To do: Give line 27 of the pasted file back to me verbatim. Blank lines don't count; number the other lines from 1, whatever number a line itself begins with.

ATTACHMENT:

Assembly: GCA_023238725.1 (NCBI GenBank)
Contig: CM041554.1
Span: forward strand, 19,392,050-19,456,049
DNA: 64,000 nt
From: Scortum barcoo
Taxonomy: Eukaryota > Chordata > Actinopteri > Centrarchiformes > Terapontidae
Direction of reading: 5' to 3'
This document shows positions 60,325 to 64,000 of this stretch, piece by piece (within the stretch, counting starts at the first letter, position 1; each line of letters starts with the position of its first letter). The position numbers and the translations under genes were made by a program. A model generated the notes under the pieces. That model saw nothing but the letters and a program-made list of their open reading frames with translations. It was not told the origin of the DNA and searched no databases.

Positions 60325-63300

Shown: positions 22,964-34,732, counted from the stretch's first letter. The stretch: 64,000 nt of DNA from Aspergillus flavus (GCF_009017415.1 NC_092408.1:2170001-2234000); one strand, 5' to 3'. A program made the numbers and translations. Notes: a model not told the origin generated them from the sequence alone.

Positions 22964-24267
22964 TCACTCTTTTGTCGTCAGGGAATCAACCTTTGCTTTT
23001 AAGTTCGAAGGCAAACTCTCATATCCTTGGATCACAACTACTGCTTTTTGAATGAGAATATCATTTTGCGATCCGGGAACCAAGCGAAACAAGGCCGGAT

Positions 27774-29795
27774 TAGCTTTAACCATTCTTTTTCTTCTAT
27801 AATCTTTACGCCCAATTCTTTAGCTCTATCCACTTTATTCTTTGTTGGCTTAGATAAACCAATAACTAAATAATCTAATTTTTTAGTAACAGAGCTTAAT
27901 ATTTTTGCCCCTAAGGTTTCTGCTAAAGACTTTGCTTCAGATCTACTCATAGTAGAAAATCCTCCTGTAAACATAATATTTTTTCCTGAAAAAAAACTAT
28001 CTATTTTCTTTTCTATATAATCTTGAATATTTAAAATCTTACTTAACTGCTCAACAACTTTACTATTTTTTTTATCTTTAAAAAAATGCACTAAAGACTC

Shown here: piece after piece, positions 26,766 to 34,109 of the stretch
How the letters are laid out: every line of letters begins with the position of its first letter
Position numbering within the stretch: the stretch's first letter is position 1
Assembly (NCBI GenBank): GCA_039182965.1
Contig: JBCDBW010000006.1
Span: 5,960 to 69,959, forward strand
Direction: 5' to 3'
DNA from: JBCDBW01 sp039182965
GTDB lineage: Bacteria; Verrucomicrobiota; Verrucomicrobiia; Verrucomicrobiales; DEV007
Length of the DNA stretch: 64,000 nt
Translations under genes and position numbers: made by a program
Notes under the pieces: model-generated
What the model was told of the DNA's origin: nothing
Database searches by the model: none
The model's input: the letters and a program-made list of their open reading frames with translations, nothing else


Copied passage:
GTDB lineage: Bacteria; Verrucomicrobiota; Verrucomicrobiia; Verrucomicrobiales; DEV007